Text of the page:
Defining Dems II
Column by David Cox
Throughout their history, Democrats have been the party of opportunity. It still is.
Last week, I called it the party of ideals rather than ideology, which is why Democrats generally govern more effectively than Republicans. One of its fundamental ideals is for every American to share in the opportunity of this nation. I think this ideal is the second defining mark of Democrats, in history and today.
Last week 231 years ago, Thomas Jefferson wrote that “all men are created equal.” With that ideal in mind, he wrote into Virginia’s constitution the mandate of providing an education for each child at public expense. He saw that education provides the ticket for a person to advance in life. No less important, an educated citizenry, he believed, is essential to preserve the democracy that the Declaration of Independence proclaimed.
Both remain true.
Andrew Jackson swept into office as a “man of the people,” an orphan who became president. He spent his years opposing privileged elites who in his view held down average folk. His ideal was practiced by Franklin Roosevelt, who provided the protection of the Social Security system, and who brought electricity to farms like the one in Tennessee where my father grew up.
We take such things for granted, but it took strong and visionary leadership to accomplish them. So, too, we take for granted the ideal that every qualified citizen over 21 gets to vote. When I was a child, it wasn’t so. Democrats were the ones who led the effort to end discrimination, for denying the right to vote because of the color of one’s skin violated the ideal of equal opportunity for all.
Sadly, many Democrats in Virginia stood against this, as they also stood against equal opportunity in education (read, “integrated schools”). And Lyndon Johnson correctly predicted the demise of his own party in the South because of the civil-rights position he held. He acted, though, not out of political expediency, but because of what he believed.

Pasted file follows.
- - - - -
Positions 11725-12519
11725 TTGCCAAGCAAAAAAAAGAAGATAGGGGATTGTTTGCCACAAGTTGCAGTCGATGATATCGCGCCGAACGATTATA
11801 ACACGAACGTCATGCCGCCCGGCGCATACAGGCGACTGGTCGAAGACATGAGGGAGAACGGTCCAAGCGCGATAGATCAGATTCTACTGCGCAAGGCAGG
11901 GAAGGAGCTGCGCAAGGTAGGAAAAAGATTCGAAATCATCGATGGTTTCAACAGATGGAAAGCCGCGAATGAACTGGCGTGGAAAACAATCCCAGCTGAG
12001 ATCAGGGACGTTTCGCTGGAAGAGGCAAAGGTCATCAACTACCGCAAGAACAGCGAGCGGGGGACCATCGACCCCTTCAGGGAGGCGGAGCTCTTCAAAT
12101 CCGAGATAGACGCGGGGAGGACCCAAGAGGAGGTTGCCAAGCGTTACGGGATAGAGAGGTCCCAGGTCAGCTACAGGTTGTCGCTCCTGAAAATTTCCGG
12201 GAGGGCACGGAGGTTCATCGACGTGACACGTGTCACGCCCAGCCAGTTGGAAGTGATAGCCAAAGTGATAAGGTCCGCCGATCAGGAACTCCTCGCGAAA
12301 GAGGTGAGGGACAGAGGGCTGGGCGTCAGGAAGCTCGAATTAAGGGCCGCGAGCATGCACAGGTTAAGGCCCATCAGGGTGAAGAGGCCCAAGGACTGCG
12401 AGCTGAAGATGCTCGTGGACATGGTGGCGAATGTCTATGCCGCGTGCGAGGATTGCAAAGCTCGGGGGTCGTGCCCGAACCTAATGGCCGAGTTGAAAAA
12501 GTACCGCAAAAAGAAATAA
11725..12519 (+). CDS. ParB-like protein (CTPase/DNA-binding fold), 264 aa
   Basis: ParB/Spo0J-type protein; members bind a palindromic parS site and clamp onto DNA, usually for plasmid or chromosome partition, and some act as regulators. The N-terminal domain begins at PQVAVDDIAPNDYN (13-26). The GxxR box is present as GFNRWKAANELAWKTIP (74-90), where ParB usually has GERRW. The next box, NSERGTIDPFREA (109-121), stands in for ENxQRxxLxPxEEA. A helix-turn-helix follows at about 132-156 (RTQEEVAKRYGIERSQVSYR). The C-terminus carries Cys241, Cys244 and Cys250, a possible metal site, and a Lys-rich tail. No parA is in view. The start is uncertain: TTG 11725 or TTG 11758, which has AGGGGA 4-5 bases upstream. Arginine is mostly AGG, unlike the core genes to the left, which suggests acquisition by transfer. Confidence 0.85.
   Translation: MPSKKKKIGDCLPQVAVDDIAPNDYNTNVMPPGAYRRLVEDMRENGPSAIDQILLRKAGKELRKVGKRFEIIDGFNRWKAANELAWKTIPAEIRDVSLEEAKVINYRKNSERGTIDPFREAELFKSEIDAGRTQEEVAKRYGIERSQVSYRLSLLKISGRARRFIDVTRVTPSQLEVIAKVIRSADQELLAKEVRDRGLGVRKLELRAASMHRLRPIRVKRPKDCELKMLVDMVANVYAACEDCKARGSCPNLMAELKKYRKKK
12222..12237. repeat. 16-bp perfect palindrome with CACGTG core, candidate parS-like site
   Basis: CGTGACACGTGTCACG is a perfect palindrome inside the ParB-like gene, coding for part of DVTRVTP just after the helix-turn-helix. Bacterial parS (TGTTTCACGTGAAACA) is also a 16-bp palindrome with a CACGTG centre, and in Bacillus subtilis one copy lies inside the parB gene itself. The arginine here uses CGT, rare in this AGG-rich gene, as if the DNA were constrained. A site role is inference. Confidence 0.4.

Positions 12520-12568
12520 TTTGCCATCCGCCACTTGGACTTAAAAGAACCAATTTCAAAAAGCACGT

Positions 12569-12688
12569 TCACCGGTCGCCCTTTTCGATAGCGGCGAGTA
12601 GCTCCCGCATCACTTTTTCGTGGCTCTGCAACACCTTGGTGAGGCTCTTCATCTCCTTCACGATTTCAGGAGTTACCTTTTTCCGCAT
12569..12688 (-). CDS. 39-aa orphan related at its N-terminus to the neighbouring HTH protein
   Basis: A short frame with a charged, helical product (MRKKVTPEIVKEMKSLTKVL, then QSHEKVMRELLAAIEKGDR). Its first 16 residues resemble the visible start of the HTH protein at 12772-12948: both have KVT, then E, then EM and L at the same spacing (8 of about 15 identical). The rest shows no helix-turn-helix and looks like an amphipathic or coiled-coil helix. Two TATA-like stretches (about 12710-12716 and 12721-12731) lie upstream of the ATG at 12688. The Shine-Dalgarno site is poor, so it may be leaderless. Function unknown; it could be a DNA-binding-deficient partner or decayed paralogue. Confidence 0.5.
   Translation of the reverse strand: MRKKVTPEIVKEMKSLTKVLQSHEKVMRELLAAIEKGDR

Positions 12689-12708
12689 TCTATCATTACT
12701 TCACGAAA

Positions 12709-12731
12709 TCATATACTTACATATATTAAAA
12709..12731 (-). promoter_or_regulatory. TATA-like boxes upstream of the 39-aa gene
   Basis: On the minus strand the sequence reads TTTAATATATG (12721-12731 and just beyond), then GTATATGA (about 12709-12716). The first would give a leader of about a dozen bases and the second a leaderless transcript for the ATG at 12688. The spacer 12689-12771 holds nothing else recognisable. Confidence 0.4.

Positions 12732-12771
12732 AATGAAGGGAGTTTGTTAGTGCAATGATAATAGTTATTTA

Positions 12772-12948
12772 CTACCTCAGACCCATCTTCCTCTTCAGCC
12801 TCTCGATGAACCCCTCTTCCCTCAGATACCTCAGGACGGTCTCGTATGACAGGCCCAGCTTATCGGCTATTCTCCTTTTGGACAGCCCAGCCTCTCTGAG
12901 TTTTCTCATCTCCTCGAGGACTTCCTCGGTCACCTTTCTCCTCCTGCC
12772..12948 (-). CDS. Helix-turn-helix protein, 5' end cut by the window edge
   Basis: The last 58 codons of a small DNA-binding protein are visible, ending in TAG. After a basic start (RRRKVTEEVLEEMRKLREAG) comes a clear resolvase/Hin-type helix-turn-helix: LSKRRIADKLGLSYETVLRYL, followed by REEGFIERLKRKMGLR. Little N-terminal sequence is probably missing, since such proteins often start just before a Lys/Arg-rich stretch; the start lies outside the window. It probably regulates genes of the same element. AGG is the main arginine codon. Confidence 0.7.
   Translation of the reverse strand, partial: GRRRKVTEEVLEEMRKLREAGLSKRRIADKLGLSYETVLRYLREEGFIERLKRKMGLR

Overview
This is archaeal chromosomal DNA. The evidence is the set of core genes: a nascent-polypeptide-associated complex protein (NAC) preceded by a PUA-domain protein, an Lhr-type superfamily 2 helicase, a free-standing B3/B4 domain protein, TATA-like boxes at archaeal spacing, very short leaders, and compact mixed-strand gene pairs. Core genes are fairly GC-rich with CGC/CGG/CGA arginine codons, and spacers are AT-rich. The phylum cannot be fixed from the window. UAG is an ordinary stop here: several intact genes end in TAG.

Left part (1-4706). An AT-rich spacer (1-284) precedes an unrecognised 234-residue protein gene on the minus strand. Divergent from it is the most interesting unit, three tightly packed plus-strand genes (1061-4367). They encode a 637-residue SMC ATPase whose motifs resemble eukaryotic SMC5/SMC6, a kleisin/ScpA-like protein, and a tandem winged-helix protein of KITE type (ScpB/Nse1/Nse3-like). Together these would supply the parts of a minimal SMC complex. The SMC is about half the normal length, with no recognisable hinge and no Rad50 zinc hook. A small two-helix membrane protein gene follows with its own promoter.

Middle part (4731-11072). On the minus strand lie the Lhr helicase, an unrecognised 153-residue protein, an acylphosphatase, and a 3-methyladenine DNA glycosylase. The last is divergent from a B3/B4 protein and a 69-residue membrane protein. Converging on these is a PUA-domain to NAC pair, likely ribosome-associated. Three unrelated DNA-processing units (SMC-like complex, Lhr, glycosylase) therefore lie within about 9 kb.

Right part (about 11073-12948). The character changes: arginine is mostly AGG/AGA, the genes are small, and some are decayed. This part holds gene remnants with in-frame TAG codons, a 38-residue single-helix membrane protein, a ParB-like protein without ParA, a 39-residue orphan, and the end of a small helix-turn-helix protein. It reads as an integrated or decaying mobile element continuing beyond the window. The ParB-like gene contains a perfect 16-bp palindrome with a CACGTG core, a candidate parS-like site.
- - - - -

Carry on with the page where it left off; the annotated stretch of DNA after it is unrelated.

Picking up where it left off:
Now, what right-minded person would disagree?
So what are the challenges of our day? Let me cite two. First, and perennially, education. It is still the ticket to success. John Edwards, born to a mill-working family, was the first of his clan to attend college. He now runs for the presidency. But a first-rate education these days demands a first-rate start.
Tim Kaine was elected governor on the pledge to provide pre-kindergarten opportunities for any child whose parents wish it. I support him completely, because I know that the pre-K experience makes a difference. A superintendent of schools once told me that every child that came to kindergarten from Yellow Brick Road, the largest early-education center in Lexington, came ready to learn. And a national leader in secondary schools said that to increase high-school graduation rates, start with pre-school.
YBR-type programs pay dividends. They should be available for any parents who want their child to have it.
At the other end, community colleges like Dabney S. Lancaster provide outstanding opportunities for those who may not be able otherwise to get to college. Teaching this last year at DSLCC has impressed me with the interest and ambition of the students. Many are taking advantage of new programs that provide them entrance to universities to complete their four-year baccalaureates.
But Dabney, like all the community colleges, very much needs more support in order to maintain and advance a mission that is truly crucial for many people in our area to get an education that will advance them, equip them to serve us all, and promote that educated democracy Jefferson envisioned.
A second issue that concerns me is voting. Votes don’t matter when the outcome is foreordained by politicians who draw safe districts for themselves. Gerrymandering became the political game that Democrats and now Republicans have been playing to keep themselves in power. It was wrong for Democrats, and it’s wrong for Republicans. For that reason, I, like Creigh Deeds, support removing the redistricting process from the realm of politics as much as possible.
With the next redistricting to follow the 2010 census, now is the time to act. We fought a revolution on ideals such as the equality of opportunity. Upholding the ideal remains for us to strive to fulfill.
David Cox is the Democratic Party nominee in the 24th Senate District. This column appeared in the Rockbridge Weekly on July 3.
The views expressed by columnists do not necessarily reflect those of management of The Augusta Free Press.